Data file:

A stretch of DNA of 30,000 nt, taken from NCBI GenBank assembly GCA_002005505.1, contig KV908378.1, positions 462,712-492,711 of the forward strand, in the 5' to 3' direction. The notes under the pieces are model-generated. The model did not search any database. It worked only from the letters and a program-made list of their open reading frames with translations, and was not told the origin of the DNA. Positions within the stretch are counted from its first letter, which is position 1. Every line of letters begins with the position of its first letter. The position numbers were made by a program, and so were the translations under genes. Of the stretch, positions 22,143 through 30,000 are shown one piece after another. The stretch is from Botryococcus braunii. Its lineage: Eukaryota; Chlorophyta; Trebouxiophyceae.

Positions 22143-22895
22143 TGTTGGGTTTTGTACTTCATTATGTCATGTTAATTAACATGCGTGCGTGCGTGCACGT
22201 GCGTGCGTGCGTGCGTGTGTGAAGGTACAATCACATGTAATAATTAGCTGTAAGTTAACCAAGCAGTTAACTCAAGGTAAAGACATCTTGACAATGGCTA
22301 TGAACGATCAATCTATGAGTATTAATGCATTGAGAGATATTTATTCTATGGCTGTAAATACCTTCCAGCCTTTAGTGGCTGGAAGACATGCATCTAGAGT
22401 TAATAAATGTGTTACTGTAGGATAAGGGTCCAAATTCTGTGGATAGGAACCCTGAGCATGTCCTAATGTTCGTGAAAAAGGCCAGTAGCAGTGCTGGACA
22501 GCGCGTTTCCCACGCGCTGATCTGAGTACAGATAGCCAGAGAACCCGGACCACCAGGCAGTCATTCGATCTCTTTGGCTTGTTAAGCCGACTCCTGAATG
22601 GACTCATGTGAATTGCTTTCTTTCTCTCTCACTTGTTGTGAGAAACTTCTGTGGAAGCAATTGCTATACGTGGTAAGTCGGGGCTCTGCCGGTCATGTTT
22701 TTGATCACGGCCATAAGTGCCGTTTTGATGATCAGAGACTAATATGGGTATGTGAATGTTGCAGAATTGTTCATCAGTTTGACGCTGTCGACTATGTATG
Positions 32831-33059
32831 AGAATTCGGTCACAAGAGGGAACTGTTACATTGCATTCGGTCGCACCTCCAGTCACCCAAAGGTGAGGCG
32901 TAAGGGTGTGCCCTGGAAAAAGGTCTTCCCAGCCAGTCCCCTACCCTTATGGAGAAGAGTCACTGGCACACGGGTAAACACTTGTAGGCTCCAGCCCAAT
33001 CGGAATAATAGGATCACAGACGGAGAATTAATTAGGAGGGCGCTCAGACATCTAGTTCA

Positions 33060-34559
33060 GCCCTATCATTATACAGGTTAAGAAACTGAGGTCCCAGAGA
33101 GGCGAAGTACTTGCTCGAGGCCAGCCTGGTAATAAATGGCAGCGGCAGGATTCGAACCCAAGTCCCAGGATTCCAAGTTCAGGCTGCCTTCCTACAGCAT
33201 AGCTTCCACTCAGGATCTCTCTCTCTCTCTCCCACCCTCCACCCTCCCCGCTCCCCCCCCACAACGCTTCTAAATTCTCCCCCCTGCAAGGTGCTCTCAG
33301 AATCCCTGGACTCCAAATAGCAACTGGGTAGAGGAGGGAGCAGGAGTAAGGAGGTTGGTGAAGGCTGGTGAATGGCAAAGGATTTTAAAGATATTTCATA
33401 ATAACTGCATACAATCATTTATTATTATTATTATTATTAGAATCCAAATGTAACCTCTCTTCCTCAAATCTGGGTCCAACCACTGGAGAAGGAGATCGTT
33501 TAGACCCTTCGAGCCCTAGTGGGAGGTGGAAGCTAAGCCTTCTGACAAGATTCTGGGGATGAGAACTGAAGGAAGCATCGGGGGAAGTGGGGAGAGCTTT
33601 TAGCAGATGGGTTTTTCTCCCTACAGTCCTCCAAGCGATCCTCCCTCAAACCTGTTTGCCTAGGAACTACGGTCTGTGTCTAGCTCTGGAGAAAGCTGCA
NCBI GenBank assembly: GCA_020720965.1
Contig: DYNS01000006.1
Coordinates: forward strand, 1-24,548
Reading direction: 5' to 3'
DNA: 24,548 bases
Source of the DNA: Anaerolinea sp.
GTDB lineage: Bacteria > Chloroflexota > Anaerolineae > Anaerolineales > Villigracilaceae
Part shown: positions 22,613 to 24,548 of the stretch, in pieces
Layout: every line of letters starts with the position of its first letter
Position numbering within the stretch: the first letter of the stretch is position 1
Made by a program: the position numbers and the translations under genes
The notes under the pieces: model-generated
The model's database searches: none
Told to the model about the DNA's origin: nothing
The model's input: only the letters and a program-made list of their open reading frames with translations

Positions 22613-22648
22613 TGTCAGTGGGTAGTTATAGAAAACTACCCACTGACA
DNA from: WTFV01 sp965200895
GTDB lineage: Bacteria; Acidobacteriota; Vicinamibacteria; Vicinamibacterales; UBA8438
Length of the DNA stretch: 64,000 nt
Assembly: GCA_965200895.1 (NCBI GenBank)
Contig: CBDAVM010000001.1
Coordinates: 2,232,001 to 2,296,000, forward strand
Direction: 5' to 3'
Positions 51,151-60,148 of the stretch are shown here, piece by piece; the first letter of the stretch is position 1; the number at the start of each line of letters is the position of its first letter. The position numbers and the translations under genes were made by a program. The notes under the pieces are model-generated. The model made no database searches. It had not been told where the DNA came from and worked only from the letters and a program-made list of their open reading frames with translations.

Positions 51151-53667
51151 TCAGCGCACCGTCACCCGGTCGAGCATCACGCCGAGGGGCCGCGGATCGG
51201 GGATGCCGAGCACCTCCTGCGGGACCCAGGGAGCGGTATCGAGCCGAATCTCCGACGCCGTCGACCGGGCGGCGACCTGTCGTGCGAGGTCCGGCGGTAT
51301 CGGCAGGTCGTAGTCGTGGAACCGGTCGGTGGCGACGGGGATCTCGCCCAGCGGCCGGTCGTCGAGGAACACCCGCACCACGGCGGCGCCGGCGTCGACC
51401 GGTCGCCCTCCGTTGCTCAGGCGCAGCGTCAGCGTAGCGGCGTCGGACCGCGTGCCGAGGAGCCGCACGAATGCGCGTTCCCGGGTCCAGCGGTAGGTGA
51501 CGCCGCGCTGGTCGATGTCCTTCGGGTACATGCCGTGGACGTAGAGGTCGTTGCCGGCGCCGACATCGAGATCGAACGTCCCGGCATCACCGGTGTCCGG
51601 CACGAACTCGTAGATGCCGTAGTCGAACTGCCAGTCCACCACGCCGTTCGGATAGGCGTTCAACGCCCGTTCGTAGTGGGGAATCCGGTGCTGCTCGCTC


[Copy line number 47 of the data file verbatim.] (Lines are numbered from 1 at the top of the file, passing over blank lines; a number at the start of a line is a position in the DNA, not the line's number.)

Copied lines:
Positions 51151-53667